Sex, Drugs, Rock & Roll, and Musicals
Eager to respond to the concerns and tastes of the increasingly influential baby-boomer generation, musical theater in the late 1960s began to embrace formerly taboo subjects—including the triumvirate of postwar social change: sex, drugs, and rock & roll.
Sex, Drugs, Rock & Roll, and Musicals shows how American culture has changed over the twentieth century, from the Roaring Twenties (The Wild Party) to the cultural chaos of the ’50s (Grease) and the sexual revolution of the ’60s (Hair) and ’70s (Rocky Horror), to the rebirth of the art form in the ’90s (Bat Boy), and up to the present, exploring where we’ve been and where we might be heading. This is a celebration of the counter-culture taking center stage in the most American of performing arts, and changing it forever.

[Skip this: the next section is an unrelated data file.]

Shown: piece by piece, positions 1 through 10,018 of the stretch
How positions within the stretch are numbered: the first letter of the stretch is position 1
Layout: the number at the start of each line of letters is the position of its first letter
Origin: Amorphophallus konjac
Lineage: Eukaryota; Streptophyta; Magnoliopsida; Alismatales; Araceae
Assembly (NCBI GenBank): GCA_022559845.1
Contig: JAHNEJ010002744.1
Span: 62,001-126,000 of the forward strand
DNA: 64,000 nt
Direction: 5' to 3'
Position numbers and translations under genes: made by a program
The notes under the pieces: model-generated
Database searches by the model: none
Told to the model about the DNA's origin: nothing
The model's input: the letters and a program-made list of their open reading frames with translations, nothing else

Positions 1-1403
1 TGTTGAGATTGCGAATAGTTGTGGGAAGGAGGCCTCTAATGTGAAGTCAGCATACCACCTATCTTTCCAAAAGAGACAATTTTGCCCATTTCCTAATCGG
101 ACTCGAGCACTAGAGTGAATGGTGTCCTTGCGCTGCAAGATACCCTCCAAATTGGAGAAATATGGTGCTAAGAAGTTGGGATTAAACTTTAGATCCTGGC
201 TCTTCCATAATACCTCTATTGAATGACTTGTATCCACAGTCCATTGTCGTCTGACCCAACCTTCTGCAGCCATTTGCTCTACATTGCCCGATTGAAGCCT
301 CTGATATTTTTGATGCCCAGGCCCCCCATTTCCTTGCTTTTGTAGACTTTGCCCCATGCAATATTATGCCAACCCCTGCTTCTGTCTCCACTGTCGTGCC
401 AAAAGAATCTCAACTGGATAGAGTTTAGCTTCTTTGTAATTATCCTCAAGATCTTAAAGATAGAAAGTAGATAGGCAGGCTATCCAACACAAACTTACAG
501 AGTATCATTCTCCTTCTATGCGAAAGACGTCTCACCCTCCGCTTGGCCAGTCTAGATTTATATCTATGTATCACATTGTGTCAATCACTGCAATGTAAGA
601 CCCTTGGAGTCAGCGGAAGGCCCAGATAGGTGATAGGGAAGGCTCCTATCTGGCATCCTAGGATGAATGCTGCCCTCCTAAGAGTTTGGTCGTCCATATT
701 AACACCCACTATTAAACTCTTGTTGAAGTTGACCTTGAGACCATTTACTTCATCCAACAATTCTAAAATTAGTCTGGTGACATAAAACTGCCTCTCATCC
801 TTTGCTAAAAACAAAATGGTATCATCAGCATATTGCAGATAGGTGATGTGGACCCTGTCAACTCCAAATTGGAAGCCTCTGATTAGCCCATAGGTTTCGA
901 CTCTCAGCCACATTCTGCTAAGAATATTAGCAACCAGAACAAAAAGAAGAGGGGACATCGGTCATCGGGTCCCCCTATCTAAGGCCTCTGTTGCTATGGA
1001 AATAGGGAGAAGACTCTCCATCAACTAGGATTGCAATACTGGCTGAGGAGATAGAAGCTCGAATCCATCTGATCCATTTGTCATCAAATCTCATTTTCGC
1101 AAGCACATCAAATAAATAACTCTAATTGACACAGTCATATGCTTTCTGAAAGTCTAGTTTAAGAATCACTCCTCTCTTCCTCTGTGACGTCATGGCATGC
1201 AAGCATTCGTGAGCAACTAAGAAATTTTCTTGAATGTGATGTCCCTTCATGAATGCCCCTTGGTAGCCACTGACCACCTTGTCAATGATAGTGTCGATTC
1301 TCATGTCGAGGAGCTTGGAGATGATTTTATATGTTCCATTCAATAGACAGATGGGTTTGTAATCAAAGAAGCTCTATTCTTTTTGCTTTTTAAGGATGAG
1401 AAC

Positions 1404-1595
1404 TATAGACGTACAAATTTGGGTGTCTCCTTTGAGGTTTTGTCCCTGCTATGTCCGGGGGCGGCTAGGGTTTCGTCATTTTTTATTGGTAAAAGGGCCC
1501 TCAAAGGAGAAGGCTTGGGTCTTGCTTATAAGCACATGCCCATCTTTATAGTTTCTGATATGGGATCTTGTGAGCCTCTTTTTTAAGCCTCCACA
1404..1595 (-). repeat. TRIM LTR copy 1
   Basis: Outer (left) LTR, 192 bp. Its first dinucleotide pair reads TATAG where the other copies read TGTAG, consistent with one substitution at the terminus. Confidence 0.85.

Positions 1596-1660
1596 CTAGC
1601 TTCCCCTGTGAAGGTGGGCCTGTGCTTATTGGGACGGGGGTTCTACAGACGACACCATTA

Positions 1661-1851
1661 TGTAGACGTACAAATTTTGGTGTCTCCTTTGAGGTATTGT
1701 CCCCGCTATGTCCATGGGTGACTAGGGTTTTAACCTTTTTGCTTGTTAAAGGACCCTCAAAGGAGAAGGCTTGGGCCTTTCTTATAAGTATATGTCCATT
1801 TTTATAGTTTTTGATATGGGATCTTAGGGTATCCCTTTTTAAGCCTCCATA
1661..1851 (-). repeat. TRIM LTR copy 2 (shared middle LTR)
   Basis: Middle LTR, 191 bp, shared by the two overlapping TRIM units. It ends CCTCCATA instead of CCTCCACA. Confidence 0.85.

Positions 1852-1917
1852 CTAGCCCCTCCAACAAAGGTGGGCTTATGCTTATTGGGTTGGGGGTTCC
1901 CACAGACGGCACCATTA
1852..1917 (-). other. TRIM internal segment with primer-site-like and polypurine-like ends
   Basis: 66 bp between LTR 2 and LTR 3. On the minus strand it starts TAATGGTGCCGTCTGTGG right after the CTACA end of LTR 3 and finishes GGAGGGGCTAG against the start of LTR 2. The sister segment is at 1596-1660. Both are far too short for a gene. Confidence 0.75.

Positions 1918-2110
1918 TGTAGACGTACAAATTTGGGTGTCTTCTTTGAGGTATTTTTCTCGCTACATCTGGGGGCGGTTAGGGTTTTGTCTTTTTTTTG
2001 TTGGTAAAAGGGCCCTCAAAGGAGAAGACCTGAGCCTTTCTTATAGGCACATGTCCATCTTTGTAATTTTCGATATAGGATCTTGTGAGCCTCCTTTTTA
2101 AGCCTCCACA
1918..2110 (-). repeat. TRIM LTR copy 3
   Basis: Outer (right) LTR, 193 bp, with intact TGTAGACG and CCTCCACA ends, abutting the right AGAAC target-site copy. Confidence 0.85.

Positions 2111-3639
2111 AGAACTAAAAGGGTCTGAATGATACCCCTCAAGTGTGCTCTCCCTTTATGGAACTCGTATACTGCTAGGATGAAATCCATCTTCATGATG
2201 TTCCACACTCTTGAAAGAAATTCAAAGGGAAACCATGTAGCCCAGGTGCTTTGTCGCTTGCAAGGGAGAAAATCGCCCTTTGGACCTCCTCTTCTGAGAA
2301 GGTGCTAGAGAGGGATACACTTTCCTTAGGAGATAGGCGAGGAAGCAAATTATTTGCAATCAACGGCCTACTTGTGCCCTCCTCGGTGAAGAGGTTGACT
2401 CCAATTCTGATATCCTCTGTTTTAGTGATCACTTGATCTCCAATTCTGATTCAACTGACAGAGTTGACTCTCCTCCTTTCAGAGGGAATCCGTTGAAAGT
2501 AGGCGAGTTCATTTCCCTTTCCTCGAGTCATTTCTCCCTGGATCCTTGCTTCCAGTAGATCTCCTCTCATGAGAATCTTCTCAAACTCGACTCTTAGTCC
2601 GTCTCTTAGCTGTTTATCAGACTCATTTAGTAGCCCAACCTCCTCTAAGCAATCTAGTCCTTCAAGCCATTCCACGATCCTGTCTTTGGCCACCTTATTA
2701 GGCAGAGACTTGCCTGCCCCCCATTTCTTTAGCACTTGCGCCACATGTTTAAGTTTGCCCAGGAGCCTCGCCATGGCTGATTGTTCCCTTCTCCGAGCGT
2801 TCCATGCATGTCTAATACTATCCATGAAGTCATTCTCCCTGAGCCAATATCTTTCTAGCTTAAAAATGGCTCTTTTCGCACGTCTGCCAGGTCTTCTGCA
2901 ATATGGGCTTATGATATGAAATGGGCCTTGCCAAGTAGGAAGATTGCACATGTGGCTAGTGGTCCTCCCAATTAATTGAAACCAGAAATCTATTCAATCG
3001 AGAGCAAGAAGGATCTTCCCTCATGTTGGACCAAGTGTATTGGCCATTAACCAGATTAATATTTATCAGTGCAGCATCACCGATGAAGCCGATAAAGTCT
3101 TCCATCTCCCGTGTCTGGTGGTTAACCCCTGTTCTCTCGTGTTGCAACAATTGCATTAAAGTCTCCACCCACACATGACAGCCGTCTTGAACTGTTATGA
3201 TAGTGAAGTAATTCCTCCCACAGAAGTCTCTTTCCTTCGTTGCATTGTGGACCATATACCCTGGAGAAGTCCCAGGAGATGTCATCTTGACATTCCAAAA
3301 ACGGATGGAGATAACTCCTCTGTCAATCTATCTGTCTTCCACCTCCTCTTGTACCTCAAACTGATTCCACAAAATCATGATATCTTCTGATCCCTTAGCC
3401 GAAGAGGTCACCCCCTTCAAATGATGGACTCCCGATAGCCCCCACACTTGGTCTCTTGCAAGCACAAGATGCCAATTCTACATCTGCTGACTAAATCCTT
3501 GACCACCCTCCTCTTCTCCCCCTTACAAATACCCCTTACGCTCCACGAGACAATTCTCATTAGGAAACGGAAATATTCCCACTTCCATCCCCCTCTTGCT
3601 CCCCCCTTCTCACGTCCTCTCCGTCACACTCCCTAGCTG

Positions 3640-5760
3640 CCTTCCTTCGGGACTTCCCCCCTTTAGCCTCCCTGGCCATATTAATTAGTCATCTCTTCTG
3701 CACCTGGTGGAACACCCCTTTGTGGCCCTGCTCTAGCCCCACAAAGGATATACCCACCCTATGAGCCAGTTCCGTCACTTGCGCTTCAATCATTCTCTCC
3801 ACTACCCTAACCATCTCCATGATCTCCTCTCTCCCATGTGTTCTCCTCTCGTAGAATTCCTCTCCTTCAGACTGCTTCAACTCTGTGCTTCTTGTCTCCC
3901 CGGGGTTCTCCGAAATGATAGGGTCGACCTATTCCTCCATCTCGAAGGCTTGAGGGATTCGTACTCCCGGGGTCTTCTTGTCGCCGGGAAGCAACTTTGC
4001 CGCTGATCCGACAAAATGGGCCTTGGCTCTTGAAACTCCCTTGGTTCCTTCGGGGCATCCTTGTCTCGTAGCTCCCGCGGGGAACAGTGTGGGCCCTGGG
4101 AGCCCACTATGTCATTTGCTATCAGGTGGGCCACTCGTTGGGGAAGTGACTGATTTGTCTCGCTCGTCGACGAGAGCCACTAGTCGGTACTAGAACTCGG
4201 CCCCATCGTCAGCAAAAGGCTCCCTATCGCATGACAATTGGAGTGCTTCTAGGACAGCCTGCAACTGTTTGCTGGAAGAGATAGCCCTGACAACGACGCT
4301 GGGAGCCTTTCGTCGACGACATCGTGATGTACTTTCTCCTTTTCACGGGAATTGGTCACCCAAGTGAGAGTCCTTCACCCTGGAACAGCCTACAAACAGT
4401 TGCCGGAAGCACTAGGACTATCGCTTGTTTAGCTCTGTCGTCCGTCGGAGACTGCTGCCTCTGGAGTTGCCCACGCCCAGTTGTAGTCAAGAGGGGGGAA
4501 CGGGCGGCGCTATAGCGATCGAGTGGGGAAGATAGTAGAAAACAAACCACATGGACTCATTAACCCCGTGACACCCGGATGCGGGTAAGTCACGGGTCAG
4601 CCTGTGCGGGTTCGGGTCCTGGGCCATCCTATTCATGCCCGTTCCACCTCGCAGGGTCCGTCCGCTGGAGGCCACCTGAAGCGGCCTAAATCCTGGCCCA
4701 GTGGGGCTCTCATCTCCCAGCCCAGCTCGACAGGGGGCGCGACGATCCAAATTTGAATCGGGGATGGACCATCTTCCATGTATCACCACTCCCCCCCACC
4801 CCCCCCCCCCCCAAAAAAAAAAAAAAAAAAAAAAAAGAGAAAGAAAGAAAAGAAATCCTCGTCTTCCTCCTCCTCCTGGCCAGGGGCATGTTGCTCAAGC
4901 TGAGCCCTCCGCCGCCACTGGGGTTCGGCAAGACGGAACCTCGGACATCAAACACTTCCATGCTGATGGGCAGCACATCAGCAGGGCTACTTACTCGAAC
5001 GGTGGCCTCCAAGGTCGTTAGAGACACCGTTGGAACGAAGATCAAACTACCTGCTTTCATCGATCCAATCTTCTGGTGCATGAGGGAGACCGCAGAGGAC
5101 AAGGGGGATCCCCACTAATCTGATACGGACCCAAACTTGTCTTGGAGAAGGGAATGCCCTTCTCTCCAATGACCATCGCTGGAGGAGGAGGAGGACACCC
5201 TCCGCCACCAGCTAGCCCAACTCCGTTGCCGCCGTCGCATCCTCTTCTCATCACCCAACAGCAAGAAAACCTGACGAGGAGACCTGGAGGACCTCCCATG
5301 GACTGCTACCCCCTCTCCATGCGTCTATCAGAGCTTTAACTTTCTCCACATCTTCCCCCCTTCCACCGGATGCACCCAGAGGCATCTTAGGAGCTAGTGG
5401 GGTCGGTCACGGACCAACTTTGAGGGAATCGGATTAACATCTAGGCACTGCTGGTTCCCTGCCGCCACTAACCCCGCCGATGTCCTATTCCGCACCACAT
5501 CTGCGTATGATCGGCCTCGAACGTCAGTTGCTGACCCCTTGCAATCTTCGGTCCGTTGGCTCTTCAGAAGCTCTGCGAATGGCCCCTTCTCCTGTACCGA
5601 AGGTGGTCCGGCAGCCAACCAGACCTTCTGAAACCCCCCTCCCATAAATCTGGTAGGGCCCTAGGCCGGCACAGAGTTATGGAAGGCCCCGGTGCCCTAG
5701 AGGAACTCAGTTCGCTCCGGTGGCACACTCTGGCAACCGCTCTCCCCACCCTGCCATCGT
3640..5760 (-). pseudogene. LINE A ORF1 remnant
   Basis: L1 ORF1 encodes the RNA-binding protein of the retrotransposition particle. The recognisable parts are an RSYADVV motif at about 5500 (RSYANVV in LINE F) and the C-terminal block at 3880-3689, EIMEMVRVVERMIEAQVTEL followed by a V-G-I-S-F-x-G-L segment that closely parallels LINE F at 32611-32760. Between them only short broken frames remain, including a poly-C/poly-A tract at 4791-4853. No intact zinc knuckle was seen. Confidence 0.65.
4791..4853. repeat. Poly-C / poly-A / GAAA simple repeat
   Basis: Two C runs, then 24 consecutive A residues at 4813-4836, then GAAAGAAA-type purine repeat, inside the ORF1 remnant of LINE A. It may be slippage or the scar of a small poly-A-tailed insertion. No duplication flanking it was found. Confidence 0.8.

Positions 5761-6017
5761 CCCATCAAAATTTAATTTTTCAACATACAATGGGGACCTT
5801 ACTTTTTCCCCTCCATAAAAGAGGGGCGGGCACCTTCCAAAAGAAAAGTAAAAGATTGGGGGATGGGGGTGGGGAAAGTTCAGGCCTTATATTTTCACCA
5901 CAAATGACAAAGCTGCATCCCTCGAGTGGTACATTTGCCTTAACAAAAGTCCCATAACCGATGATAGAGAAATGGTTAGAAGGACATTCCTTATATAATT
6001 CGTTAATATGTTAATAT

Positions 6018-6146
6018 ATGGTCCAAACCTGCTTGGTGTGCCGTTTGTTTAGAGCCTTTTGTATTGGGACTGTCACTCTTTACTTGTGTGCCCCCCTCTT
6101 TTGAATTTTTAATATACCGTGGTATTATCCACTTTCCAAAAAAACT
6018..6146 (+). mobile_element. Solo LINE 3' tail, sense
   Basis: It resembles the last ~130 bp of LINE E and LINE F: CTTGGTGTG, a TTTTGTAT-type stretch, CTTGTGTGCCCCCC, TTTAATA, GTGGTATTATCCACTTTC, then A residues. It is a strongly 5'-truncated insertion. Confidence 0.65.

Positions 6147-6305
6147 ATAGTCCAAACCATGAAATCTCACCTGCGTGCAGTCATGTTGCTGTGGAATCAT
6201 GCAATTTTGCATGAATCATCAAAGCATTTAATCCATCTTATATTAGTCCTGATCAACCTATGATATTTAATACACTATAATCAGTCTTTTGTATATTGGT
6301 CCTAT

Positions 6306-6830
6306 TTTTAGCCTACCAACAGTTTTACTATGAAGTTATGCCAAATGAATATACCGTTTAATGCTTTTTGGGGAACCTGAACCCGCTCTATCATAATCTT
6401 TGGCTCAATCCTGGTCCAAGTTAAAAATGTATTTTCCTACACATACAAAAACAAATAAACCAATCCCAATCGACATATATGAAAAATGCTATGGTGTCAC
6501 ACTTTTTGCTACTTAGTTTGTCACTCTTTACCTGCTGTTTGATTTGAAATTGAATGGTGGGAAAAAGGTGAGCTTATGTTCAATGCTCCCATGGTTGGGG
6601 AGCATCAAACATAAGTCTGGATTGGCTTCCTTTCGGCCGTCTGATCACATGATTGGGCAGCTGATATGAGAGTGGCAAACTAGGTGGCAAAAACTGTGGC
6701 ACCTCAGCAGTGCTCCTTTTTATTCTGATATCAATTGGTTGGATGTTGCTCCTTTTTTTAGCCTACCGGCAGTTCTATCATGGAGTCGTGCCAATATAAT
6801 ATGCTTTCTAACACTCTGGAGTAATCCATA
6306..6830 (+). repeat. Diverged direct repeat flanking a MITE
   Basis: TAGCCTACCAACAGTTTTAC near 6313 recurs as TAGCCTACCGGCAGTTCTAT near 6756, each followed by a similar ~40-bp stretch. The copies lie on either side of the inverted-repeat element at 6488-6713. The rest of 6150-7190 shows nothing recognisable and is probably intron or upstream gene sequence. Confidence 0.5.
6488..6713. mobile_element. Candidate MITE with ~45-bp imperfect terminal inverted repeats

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actors adult album American American Idiot Angry Inch artists audience authenticity Bat Boy Brad Broadway Broadway musical Broadway production Burrs characters Chicken Ranch Claude culture director dramatic drugs Edgar emotional feel film finally Frank funny girls glam Grease Hair Hedwig High Fidelity hippies human Janet jazz Jesus Christ Superstar Jesus’s Judas Judas’s kids killed later Laura lives Love My Wife lyric mainstream Mary Magdalene melody Meredith metaphor Mona movie musical theatre never O’Brien O’Keefe opening number original Parker performances Pilate play political punk Queenie relationship Rizzo Rob’s rock and roll rock musical Rocky Horror Show Rodgers and Hammerstein Sandra Dee Sandy satire says scene score sexual revolution sexually free Shelley sheriff show’s sings song stage star story talk teen teenagers tells theme there’s things Tommy Urinetown Vietnam what’s Whorehouse Wild Party women words wrote York